Egyptian president snubs army
Military helicopters fly above Tahrir Square while protesters opposing Egyptian President Mohamed Mursi shout slogans against him and Brotherhood members during a protest in Cairo - Reuters

Egyptian President Mohamed Morsi has snubbed the country's powerful military by rejecting its 48-hour ultimatum to resolve the country's current crisis.

Morsi, who has been facing widespread protests across Egypt, said he has not been consulted by the army and expressed his determination to press ahead with his own plans to end the standoff.

In a presidential statement, Morsi said the deadline set by the chief of the armed forces will complicate the existing situation.

"The president of the republic was not consulted about the statement issued by the armed forces. The presidency sees that some of the statements in it carry meanings that could cause confusion in the complex national environment," said the statement.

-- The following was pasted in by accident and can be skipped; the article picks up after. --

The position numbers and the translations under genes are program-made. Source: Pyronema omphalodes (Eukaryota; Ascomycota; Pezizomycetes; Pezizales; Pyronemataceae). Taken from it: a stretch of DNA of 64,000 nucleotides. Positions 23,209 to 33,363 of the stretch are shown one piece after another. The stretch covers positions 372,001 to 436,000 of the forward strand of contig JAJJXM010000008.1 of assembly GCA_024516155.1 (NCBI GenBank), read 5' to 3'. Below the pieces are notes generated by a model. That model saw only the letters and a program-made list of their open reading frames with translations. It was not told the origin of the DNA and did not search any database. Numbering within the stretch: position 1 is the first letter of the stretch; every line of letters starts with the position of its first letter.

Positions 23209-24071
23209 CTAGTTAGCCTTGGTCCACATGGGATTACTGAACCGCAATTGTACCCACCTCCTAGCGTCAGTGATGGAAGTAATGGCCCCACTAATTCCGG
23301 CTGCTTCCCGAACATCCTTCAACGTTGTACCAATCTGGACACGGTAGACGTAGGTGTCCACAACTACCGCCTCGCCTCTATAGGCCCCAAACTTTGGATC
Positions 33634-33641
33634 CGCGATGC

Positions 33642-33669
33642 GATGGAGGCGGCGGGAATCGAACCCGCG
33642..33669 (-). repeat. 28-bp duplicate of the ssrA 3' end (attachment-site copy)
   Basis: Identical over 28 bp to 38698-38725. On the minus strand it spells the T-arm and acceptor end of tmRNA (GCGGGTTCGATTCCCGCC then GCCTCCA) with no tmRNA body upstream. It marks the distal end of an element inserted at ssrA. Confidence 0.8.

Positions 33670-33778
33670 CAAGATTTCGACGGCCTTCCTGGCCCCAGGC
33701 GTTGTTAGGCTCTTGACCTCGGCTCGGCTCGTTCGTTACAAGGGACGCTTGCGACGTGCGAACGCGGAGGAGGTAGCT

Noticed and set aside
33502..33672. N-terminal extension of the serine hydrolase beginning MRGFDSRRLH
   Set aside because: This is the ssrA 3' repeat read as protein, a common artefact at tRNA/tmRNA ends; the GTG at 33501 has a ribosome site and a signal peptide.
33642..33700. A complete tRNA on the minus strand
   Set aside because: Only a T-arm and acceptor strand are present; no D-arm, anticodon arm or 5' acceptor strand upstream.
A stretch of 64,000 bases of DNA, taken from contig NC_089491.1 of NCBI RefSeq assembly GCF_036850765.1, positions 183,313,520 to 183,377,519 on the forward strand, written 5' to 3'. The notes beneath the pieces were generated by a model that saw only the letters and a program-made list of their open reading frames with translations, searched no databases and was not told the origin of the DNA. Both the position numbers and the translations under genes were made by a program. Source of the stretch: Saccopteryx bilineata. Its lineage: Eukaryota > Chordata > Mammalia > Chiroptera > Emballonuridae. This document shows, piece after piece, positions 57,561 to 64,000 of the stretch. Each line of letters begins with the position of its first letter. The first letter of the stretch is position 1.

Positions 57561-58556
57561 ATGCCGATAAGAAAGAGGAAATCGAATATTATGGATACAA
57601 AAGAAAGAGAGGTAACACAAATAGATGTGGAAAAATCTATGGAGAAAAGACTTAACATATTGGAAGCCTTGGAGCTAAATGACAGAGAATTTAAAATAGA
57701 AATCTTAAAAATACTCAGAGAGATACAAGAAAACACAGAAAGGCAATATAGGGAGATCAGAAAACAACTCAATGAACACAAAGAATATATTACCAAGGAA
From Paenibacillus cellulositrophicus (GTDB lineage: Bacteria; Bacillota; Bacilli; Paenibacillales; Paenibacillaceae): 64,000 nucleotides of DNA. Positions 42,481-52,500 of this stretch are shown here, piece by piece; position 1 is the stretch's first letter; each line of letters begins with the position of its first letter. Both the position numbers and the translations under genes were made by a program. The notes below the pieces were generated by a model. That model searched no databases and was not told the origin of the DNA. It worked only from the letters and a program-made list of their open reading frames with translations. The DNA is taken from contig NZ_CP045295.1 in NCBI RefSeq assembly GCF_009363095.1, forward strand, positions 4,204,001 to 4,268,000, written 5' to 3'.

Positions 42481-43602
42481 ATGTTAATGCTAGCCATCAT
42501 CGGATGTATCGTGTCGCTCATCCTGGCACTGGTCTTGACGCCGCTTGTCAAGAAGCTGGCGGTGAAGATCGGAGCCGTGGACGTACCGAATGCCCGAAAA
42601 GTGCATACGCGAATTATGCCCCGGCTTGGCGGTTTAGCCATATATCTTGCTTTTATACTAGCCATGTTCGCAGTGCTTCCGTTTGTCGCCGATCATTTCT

"Egypt with all its forces will not accept under any circumstances to move backward. The people of Egypt have sacrificed the blood of their children, stability and development to build their new state, and we all choose democratic means as the only solution and peaceful way to manage our differences."

The army had earlier warned Morsi and said the military would intervene if the administration fails to listen to the "will of the people".

The army's call was widely interpreted as amounting to a coup. Indeed the Egyptian military was forced to release a statement denying any move to topple Morsi.

The army's statement condemning Morsi was widely hailed by his opponents. Anti-Morsi groups, backed by scores of protesters, have already given an ultimatum to the president to resign so that early elections can take place.

Adding to the turmoil, the country's foreign minister, Mohamed Kamel Amr, has stepped down, reported the state-run news agency Mena.

The nationwide protests are gathering momentum and violent clashes have been reported. According to local reports, Morsi's supporters and opponents have traded gunfire in some parts of the country, including Suez.